Police spokesperson Joey Jeevan said often the account holder receives an SMS and/or telephone call from a person (fraudster) allegedly representing a banking institution.

“The fraudster then requests that the account holder update their personal information,” she said.

“The account holder unknowingly supplies the fraudster with all the required information.

“The fraudster then transfers the entire account holder’s money into another account, thereby defrauding the victim of all his money”.

She said over the past few months, there had been several cases of fraud reported amounting to several thousands of rand.

What is phishing?

PHISHING is a method of deceitfully obtaining personal information such as passwords, identity numbers and credit card details, by sending

e-mails that look like they come from trusted sources, such as banks or legitimate companies.

Typically, phishing e-mails request that users click on a link in the e-mail that will direct users to a spoofed website — a site designed to fool users into thinking it is legitimate — to obtain, verify or update contact details or other sensitive financial information.

This spoofed website will look almost exactly like a legitimate website of a well-known financial institution. Phishing e-mails, which are a form of spam, are typically sent by the thousands to

consumer e-mail accounts. The bad guys hope they can trick recipients into disclosing their personal information in bogus online forms on the phony websites.

It only takes a few duped individuals to make phishing a profitable business for cyber criminals.

Sourced from Sabric website

CEO also a victim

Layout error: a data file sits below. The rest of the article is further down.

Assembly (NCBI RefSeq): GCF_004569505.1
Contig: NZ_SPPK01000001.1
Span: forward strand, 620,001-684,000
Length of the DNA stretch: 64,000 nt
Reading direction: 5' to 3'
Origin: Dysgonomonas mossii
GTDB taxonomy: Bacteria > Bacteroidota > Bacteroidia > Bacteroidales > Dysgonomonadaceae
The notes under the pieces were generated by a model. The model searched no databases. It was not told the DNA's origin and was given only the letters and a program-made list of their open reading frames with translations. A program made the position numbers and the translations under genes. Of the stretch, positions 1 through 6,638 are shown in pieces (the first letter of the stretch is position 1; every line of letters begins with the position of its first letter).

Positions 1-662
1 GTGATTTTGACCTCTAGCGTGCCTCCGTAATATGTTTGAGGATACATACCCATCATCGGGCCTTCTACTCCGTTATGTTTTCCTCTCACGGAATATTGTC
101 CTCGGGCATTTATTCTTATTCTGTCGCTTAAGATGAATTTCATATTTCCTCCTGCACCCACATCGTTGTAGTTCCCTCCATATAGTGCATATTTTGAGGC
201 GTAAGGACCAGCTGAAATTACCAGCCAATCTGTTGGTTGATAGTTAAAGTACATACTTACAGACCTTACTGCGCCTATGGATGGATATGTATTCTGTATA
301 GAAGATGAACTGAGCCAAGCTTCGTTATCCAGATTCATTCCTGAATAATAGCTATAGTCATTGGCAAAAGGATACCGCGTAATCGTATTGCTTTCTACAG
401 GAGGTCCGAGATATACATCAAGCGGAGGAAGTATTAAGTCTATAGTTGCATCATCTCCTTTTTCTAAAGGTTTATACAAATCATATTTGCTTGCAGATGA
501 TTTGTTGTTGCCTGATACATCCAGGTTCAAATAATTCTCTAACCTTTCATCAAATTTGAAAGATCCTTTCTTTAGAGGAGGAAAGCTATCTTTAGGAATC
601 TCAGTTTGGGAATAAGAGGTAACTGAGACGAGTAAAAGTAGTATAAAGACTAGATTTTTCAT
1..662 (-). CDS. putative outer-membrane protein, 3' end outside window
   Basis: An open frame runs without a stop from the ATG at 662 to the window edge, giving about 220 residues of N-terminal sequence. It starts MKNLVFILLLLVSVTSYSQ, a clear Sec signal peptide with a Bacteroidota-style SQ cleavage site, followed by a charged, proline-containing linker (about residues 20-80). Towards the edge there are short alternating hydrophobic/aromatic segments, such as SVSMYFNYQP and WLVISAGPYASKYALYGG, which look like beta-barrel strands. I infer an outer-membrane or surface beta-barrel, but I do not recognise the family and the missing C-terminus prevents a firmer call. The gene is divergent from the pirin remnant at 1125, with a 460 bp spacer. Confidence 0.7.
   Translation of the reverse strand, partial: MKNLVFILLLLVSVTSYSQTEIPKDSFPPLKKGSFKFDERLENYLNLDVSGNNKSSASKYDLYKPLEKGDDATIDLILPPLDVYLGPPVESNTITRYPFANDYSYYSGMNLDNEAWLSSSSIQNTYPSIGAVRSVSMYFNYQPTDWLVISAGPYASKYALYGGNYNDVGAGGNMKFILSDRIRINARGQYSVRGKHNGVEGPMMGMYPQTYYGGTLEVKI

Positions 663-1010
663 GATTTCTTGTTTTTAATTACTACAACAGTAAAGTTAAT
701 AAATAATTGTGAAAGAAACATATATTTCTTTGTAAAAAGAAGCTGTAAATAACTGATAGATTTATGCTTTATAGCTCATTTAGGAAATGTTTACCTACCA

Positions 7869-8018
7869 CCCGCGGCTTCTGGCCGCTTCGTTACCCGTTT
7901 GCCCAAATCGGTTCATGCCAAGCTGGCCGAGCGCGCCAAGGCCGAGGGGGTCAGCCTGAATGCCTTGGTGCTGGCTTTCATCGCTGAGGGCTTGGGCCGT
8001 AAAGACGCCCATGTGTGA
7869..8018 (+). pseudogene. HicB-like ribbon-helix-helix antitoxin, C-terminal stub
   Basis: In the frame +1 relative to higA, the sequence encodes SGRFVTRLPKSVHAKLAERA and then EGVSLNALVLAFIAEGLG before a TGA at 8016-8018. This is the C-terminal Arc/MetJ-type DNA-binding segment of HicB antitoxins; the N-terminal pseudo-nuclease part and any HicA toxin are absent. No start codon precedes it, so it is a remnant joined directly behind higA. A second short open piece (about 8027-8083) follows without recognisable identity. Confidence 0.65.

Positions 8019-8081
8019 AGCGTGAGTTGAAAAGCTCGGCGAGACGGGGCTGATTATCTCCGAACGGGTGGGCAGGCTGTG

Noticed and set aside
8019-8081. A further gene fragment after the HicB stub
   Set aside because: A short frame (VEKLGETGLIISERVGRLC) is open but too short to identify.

SUSAN Potgieter, general manager: commercial crime office at the South African Banking Risk Identification Centre, said criminals were continuously devising tricks to get victims to disclose personal details.

She said banks would not ask their customers to confirm their usernames, passwords or PIN numbers either telephonically, by SMS or by

e-mail. She said if a member of the public receives such a request, they can be very sure they are speaking to a fraudster.

If a victim realises that personal information has been divulged, it is best to immediately change passwords and PIN numbers before criminals get the opportunity to use them.

“It is also important to contact your bank immediately so they can assist you with further risk

mitigation measures appropriate to the circumstances” said Potgieter.

Banks never ask a pin

IN April this year, Media24’s CEO Esmaré Weideman became a victim of a SIM swop syndicate when she was robbed of R360 000 after an amount of R1,5 million was transferred from

Weideman’s home loan to her cheque account.

Before Absa could freeze her account, smaller amounts totalling R360 000 were transferred to an account in the name of “Badiba Madiba”.

In October last year, Maritzburg United kit

manager Zola Luthuli was also a victim of a sim swop, and someone used his sim card to send

messages requesting money to his wife, who lived in Cape Town.

“The con artist asked his wife to transfer R100 airtime to my phone, when they requested more money, she became suspicious,” Luthulo said.